January 15, 2019
The Assumption Gap
Sent by Jonathan Stark on January 16th, 2019
When an expert is hired by a non-expert to provide a service, there is by definition a knowledge gap.
In other words, the expert knows stuff that the non-expert does not.
For example, an experienced interior painter has probably forgotten more about paint and painting than a hopelessly unhandy homeowner like me will ever know.
This knowledge gap is fine. It’s not a problem. If I want my kitchen painted, I don’t need to know a thing about painting. In fact, I don’t want to know a thing about painting. Knowing about painting is the painter’s job.
So, the knowledge gap is not the problem. The problem is what I call “The Assumption Gap”.
Here’s a quick definition:
The Assumption Gap—the delta between what an expert service provider believes is obvious and what a non-expert client believes is obvious.
The problem with The Assumption Gap in a service context is that the buyer and seller don’t find out about it until it’s too late - i.e., the service has been rendered and the client is not happy.
Here are some examples:
A homeowner hires a painter to paint the walls in the kitchen. To the homeowner, this obviously includes the baseboards, but to the painter it obviously does not.
A commercial printer hires a software developer to rebuild their internal workorder system from scratch. To the commercial printer, this obviously includes importing the data from the old system to the new, but to the software developer, it obviously does not.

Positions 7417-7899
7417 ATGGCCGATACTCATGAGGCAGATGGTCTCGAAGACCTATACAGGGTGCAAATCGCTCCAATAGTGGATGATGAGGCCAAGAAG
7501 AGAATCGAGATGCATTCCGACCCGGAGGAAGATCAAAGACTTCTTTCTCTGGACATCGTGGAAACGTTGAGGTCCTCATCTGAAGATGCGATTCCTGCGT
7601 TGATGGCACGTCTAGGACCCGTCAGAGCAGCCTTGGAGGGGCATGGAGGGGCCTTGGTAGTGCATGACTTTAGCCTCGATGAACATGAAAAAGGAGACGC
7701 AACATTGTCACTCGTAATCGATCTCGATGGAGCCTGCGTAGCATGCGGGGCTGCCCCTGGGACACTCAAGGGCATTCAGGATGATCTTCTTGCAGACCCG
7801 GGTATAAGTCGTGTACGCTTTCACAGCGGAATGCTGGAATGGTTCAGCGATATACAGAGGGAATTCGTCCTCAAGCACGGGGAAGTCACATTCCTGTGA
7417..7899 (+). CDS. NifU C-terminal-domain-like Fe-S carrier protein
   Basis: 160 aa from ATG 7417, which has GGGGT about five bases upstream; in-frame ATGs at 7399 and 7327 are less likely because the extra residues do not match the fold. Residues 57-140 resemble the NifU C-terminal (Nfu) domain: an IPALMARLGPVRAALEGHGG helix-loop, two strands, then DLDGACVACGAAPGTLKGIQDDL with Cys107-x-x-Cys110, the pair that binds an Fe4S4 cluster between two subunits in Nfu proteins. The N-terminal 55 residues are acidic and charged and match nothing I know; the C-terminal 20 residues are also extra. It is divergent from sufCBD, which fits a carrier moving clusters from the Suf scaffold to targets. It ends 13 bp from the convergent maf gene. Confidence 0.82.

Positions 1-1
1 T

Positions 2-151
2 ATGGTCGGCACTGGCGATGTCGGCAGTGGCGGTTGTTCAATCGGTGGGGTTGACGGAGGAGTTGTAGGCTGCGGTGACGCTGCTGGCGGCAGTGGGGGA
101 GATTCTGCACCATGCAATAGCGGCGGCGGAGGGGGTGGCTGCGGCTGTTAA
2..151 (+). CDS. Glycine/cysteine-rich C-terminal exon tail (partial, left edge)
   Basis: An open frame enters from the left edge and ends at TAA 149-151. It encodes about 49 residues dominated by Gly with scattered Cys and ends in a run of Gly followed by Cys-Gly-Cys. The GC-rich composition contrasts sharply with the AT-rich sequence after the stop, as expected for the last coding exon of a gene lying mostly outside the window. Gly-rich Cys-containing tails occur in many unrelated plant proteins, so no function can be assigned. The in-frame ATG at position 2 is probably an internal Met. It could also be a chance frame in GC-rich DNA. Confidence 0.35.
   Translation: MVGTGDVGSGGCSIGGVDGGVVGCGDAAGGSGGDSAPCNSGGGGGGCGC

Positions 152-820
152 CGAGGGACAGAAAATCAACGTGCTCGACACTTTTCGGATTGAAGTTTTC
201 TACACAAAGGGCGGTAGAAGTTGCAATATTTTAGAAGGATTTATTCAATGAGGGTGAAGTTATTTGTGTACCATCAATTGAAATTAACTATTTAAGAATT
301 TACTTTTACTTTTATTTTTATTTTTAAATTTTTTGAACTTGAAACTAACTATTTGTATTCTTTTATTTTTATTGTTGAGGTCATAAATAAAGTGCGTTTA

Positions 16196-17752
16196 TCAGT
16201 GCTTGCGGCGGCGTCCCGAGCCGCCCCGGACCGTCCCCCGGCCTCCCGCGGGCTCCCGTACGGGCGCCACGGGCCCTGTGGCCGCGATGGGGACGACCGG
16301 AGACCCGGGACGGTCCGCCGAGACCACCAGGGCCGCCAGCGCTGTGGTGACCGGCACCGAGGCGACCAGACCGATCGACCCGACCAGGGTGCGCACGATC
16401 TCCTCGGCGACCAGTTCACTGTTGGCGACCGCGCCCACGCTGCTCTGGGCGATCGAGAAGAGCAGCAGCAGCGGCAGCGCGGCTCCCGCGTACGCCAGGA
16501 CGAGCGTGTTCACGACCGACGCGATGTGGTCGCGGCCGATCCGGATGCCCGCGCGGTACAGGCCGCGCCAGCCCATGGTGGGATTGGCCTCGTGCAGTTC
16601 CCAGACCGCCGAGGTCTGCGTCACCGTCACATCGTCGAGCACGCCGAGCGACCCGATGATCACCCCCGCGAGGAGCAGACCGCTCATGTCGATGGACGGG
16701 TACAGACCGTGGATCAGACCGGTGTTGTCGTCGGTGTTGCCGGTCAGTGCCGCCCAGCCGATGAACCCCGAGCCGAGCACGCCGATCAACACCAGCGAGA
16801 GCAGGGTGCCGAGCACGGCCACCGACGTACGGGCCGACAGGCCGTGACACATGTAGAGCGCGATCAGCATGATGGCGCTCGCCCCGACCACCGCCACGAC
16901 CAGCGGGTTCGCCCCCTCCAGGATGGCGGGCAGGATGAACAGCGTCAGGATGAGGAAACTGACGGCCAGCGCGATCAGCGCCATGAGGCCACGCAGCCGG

A cruise line operator hires a game developer to build an interactive karaoke experience for their piano bar. To the cruise line operator, it obviously needs to work offline, but to the game developer, it obviouslydoes not.
Situations like these are painful. Neither party enjoys these scenarios. They are costly, stressful, and disruptive to everyone.
So how do we avoid The Assumption Gap?
One reliable way to avoid getting bitten by The Assumptions Gap is:
- For the seller (i.e., the expert) to uncover the desired outcome of the buyer (i.e., the non-expert), and
- For the seller to uncover how the buyer is going to measure the success of the engagement.
Once these two criteria are uncovered, the seller can decide whether or not they believe they can satisfy the buyer.
NOTE: At no point is it necessary for the seller to educate the buyer about the complexities and nuances of their work!
The painter is an expert at painting and the homeowner is an expert at knowing how they want to feel when they walk into their freshly painted kitchen.
Teaching the homeowner about paint is a waste of everyone’s time.